Drawing in deer with a big pile of bait by your stand might be effective, but should you really do it?

It’s a moot point for many hunters, since the practice is now illegal in more states than not. And of the 22 states where baiting deer is allowed, eight restrict it to certain areas within state lines.

With the rampant spread of CWD in recent years, concerns that baiting may make this problem far worse have driven a lot of biologists and hunters to shy away from the tactic, even in states where it’s still allowed.

But probably the biggest long-standing argument against baiting is that it’s cheating. While some bowhunters scout hard, play the wind, and ambush when the time is right, others simply throw out hundreds of pounds of corn and attractants then kill the first thing that comes in. It just doesn’t seem quite right.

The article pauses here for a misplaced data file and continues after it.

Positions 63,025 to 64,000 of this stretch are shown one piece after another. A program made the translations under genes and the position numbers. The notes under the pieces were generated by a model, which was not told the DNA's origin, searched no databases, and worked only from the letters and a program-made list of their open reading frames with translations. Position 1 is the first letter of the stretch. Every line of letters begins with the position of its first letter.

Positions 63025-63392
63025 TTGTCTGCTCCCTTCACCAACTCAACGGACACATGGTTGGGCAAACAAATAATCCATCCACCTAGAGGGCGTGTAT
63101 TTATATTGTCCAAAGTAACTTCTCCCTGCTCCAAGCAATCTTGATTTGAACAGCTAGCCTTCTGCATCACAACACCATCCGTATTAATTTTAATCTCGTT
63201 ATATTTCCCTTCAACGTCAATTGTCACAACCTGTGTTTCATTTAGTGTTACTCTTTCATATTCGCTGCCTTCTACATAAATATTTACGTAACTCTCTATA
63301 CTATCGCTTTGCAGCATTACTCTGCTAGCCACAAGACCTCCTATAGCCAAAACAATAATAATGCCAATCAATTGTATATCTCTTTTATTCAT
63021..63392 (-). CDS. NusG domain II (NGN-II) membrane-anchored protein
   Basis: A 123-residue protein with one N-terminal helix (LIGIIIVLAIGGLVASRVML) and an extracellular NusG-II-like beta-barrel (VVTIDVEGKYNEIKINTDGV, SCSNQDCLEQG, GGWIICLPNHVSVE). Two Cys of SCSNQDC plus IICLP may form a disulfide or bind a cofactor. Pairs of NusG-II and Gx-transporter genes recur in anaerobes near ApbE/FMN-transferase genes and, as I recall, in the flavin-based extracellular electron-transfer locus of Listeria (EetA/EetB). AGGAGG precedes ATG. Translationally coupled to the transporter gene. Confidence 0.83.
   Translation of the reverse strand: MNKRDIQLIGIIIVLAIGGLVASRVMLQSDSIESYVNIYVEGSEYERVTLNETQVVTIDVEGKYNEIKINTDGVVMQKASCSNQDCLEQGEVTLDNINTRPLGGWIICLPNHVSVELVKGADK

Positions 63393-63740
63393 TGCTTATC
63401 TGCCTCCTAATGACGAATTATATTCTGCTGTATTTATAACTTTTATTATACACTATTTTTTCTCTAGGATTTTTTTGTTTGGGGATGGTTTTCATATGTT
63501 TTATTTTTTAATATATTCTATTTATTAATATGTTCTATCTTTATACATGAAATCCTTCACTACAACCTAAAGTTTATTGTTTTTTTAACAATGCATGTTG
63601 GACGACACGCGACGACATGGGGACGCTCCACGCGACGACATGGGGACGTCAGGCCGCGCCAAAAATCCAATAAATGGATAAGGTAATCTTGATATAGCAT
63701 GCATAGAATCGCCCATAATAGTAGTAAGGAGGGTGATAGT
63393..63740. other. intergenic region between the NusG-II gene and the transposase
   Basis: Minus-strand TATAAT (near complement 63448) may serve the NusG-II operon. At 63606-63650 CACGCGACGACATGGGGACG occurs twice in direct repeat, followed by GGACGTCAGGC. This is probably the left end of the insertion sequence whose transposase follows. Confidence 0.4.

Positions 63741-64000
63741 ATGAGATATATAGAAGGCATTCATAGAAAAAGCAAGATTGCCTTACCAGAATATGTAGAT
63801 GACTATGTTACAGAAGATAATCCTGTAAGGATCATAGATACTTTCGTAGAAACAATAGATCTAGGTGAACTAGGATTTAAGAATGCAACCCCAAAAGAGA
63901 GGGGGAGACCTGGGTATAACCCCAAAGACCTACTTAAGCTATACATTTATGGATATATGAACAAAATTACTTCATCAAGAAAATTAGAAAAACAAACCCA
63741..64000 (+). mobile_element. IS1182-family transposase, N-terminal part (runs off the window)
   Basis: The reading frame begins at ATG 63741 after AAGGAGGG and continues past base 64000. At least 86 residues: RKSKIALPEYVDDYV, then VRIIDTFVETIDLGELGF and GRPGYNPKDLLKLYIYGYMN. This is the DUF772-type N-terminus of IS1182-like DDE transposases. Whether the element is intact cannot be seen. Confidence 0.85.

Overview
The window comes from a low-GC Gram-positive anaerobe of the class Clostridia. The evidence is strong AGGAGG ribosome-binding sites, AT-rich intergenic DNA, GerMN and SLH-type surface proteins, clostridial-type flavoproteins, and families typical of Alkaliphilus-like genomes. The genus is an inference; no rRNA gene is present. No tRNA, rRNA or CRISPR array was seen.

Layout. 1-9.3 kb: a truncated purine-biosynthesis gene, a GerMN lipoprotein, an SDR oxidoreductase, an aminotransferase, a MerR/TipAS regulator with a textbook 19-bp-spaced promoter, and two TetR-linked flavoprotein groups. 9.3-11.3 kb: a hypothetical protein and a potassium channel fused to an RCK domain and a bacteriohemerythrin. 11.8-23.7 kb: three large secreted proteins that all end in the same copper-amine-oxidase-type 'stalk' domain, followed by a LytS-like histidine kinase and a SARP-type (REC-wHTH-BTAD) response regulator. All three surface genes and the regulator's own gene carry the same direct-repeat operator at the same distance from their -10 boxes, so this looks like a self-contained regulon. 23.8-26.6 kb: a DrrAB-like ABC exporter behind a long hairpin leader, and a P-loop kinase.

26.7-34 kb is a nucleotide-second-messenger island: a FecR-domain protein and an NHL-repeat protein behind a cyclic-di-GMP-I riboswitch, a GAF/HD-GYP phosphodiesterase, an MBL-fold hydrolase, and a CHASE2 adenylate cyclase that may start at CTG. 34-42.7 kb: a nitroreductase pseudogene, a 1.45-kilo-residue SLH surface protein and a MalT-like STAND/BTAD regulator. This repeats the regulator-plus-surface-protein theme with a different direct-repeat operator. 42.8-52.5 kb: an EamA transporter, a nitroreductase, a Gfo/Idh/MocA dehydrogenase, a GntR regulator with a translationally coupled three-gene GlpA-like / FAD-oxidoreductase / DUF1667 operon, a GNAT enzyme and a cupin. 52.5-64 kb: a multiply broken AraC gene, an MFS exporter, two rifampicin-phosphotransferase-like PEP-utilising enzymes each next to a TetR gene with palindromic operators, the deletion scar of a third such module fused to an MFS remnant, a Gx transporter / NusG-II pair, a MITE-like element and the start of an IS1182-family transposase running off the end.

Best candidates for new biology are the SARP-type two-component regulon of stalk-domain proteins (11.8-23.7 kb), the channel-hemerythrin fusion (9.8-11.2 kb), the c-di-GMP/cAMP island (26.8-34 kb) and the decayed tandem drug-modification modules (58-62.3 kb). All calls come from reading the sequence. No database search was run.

Although the National Deer Association recognizes some potential benefits to baiting in the form of aiding in off-season inventory, meeting harvest goals in high-density areas, keeping the interest of newly recruited hunters, and helping wildlife professionals with research, the organization cites several more disadvantages.

  • By increasing deer density around the bait site, it could spread 12 different diseases, including CWD and tuberculosis.
  • It can decrease the size of deer’s home range, negatively impacting native vegetation and habitat.
  • It can decrease daytime movement and increase nocturnal activity.
  • It can have a negative impact on other species and increase predation around bait sites.
  • It can artificially increase the species’ carrying capacity, which is especially problematic when bait is available in-season only. 
  • Even where it’s legal, whether or not it’s fair chase for hunting is up for debate.

As bowhunters, we relish the challenge. So why spoil the sport of it by baiting? And should we really be sacrificing the future of the species to notch a tag or two? Just skip the bait.